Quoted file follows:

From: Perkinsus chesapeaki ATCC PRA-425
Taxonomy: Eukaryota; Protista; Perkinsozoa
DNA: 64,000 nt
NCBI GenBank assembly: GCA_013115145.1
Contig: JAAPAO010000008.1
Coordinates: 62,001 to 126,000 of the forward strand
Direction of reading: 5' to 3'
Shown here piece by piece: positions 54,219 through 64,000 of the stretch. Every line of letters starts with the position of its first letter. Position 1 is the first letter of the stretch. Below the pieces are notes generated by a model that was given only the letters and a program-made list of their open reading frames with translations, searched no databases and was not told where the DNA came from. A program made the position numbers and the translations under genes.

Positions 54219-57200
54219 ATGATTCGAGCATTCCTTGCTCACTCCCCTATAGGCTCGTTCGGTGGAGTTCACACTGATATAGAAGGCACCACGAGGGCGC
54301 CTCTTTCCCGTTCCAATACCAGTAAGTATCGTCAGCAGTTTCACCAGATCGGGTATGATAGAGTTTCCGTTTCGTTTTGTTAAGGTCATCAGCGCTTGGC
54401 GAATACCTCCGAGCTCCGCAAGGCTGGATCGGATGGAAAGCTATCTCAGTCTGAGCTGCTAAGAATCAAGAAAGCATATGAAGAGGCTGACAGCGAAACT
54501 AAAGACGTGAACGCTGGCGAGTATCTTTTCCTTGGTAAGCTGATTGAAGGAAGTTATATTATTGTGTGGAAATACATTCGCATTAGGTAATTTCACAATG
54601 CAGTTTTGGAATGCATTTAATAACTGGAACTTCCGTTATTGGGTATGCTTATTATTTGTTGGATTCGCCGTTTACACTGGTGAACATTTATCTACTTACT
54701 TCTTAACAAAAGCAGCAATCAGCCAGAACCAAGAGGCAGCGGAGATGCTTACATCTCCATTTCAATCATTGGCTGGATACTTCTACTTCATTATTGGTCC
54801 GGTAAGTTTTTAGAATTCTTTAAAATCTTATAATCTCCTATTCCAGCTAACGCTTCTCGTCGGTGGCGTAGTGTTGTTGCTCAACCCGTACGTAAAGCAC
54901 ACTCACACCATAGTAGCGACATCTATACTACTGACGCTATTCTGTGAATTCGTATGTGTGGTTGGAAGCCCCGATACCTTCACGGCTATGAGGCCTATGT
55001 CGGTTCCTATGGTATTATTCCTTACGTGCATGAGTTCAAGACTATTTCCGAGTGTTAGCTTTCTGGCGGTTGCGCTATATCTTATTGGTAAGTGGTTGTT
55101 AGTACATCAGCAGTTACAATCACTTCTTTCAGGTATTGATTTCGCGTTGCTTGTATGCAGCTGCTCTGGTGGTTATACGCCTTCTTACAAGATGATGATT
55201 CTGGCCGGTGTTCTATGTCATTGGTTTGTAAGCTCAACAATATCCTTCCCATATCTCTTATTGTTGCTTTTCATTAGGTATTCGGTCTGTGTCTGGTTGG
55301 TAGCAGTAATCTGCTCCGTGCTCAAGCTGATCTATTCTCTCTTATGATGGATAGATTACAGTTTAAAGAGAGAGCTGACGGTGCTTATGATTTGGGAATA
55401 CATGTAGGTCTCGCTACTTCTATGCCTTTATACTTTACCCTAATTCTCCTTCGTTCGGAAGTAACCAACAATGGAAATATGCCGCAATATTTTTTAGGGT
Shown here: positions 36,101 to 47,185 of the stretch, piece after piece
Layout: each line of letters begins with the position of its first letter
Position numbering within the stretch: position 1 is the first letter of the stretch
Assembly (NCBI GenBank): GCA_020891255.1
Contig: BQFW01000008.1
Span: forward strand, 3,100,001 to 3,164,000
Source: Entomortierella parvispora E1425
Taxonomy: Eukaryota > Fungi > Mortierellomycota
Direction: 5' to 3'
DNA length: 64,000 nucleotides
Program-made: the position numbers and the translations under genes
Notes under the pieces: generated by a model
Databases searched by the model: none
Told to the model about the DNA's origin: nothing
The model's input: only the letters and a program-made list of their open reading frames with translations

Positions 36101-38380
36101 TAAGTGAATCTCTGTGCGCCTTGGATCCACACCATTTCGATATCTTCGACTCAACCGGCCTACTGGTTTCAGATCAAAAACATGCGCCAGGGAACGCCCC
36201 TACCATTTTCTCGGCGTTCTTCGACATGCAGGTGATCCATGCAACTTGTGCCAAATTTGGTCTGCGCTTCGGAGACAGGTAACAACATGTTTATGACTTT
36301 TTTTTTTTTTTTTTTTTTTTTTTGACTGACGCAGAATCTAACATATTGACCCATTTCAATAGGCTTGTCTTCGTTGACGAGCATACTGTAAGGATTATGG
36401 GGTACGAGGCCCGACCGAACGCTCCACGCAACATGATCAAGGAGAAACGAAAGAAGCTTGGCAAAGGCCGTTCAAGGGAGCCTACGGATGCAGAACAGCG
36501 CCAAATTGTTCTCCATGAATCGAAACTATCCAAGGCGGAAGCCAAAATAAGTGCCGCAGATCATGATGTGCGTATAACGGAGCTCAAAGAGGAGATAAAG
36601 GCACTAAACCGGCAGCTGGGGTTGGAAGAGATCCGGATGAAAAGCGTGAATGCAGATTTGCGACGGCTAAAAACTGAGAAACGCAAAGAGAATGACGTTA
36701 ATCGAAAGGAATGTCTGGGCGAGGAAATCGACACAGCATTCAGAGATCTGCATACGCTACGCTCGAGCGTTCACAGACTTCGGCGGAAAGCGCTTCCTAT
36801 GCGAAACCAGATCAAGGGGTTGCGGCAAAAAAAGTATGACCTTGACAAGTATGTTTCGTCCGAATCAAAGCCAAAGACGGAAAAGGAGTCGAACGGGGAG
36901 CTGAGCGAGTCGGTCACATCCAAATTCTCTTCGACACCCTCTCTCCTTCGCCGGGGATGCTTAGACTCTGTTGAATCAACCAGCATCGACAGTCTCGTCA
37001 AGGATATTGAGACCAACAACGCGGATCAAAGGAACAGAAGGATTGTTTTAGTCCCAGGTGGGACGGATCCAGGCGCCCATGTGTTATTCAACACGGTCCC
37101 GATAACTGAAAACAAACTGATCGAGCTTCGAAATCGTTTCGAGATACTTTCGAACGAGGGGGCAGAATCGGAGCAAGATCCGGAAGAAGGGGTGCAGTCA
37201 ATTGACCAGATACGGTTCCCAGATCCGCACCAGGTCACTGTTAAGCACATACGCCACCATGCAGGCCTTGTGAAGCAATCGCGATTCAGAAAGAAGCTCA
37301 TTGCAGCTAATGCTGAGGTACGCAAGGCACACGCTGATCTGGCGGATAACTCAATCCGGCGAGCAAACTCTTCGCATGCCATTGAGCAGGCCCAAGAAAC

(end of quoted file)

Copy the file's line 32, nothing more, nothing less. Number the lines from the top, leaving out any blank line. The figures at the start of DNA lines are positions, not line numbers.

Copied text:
DNA length: 64,000 nucleotides